X that checks the entire project, we added flake8 linter running on Python 3.

X as separate CI to check on diff between pull request and base branch.

This step prevents the increased usage of syntax like xrange(), except Exception, e, unicode() and others that don’t exist in Python 3.

X as in such case you will get undefined name or SyntaxError on CI.

As a result, we decrease the amount of work with this code in the future.

Adding __future__’s from __future__ import absolute_import, division, print_function, unicode_literals were added consecutively, module by module as __future__’s can cause unexpected regressions on Python 2.

X that require some time to find and fix it.

flake8-future-import extension for flake8 was of great help here.

Removing Python 3.

X incompatible syntax Take a look at django.

utils.

encoding and builtins module.

— Run linter on Python 3.

X from Step 3 throughout the entire project.

So unicode(<>) becomes from builtins import str; str(<>), whileraw_input(<>) becomes from builtins import input; input(<>), etc.

Full list of compatible idioms can be found here.

We’ve also used 2to3 with a specific list of fixers and with it map(<>) becomes list(map(<>)), etc.

— Run the project on Python 3.

X and fix failed tests.

But as was said at the beginning we want to have a Python 2/3 compatible code.

And on this step for us can help django.

utils.

encoding module(highly recommend to read it).

With the help of this module, hashlib.

md5(<>) becomes hashlib.

md5(force_bytes(<>)) and response.

content becomes force_text(response.

content).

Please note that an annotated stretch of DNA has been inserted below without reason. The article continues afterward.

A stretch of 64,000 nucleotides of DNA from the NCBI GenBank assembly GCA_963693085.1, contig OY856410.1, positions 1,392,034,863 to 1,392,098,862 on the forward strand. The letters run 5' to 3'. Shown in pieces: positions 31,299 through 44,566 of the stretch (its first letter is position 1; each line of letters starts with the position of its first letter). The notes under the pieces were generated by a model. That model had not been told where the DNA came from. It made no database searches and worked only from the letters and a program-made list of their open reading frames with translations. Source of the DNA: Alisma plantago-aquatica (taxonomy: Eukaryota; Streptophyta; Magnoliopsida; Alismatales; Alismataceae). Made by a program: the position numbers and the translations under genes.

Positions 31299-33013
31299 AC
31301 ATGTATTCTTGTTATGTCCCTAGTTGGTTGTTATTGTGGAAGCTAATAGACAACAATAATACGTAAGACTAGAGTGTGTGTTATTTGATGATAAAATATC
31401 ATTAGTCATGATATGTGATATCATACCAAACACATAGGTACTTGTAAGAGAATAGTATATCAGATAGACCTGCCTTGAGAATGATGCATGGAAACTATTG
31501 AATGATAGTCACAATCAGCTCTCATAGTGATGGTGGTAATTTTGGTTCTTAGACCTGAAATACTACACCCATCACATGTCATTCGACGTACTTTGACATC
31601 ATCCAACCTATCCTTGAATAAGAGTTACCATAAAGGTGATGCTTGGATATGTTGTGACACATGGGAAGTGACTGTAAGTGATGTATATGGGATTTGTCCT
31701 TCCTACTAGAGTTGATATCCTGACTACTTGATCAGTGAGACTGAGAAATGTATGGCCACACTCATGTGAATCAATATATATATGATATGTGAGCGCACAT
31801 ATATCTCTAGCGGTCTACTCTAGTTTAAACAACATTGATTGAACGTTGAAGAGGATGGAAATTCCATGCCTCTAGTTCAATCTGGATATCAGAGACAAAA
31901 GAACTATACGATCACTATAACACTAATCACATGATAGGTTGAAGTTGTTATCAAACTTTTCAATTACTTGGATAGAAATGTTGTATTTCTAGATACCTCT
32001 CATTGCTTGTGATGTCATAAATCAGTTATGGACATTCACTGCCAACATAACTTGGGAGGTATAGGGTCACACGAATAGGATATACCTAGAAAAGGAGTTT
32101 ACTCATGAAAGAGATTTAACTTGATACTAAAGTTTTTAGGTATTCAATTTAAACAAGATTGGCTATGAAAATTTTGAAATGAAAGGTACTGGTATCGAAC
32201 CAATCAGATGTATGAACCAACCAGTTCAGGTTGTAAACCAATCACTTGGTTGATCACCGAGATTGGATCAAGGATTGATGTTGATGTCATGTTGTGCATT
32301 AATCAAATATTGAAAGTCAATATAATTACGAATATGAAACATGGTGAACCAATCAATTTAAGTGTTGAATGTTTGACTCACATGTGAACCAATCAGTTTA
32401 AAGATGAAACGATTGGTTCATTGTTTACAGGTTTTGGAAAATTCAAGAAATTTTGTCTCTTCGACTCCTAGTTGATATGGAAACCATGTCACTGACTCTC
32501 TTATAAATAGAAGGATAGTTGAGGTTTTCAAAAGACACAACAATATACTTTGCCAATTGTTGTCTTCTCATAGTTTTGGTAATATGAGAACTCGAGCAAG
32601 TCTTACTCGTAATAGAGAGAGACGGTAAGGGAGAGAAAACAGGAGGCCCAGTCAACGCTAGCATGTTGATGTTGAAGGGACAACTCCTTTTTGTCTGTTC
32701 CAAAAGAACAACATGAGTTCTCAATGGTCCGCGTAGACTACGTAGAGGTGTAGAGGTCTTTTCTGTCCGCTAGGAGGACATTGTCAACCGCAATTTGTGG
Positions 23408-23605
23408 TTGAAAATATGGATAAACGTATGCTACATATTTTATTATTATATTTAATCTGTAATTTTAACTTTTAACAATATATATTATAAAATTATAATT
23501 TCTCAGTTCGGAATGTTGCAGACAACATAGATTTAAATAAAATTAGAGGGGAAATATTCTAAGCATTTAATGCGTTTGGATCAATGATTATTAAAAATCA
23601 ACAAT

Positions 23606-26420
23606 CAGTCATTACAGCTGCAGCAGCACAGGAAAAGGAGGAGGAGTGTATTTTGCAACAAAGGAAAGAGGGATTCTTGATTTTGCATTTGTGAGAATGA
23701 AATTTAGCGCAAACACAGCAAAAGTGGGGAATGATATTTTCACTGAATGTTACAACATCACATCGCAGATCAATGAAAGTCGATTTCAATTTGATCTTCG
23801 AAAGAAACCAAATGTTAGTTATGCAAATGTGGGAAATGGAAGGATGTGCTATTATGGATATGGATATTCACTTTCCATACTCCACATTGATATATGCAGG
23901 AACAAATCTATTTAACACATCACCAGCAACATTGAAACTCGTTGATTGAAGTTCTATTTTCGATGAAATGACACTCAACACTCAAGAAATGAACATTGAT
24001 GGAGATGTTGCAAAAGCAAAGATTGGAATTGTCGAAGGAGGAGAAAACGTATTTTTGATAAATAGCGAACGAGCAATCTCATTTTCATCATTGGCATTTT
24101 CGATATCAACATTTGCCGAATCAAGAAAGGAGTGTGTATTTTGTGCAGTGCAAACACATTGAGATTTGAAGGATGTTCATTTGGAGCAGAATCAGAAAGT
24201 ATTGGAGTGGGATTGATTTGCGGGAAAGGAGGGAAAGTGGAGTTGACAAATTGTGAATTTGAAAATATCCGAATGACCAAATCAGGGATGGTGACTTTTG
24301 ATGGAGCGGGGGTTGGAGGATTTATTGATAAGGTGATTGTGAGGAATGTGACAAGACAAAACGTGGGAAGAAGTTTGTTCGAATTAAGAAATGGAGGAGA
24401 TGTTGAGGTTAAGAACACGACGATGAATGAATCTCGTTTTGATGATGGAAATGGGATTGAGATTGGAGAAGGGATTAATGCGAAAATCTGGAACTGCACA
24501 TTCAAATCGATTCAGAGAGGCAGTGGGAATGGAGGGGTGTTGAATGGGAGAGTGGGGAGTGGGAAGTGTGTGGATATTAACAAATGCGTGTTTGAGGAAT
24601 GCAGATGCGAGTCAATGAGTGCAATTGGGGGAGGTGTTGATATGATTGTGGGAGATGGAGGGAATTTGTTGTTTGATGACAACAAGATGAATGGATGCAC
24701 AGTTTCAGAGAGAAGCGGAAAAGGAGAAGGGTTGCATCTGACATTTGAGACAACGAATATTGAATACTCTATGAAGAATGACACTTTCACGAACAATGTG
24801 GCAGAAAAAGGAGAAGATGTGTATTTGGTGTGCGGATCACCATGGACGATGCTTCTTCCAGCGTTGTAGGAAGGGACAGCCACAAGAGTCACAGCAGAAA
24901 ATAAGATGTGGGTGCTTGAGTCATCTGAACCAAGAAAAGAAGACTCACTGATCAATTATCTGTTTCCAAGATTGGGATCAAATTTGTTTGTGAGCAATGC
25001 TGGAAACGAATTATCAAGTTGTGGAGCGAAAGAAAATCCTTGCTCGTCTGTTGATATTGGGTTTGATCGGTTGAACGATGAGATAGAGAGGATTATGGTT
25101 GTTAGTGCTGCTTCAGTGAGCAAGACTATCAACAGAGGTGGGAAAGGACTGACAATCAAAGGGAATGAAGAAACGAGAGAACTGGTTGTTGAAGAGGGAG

Are we done yet?Nope.

There was one thing about the Migration to Python 3.

X that required lots of attention and effort and certainly deserves a separate paragraph:random.

randint method problemHere at Preply we use feature flags for writing new features and running A/B tests.

Our implementation allows us to have the deterministic state of the feature for specific users.

In the simplified version, it looks like this:Coin flipping on Python 2.

XAn important point here is that we don’t store flag_value — it depends on flag_name and uid.

We were surprised when the code above showed different results on Python 2.

X and Python 3.

X.

And the reason was random.

randint method which behaves differently.

Comparison of output random.

randint in Python 2.

X and 3.

XBut at the same moment, random.

random() for the same seed shows the same result.

Note that in Python 3.

X for seed also used version parameter.

It helped with reproducing random sequences from the older Python version.

More details of this change were found at Issue9025 in Python bug tracker which gives an understanding of the reason why it was changed.

At the same time fact that random.

random() works in the same way for different Python versions give hypothesis that random.

randint() can be just replaced by random.

random().

We dug deeper and concluded that all we need is to slightly rewrite get_flag_value using random.

random() instead of random.

randint() as described below to make sure this code works equally both on Python 2.

X and Python 3.

X.

Coin flipping on Python 3.

XWith six module these two snippets can be merged into one that is Python 2.

X and 3.

X compatible:Coin flipping Python 2.

X and 3.

X compatibleMigrating to Python 3 brings happiness……to engineersPossibility to use new language features and be happier.

And who doesn’t like using the newest and coolest technology?Time spent in Python according to the New Relic…Preply customersAs you may see on the graph from New Relic above — average server response time has decreased from 113ms to 90ms.

Our users and crawlers are now a little happier too.

❤️Next stepsWe’re now thinking about another migration, this time on Django 2.

X to get the ability to use such new framework features like Model view permissions and Constraint classes or adding mypy as a static type checker.

.

. More details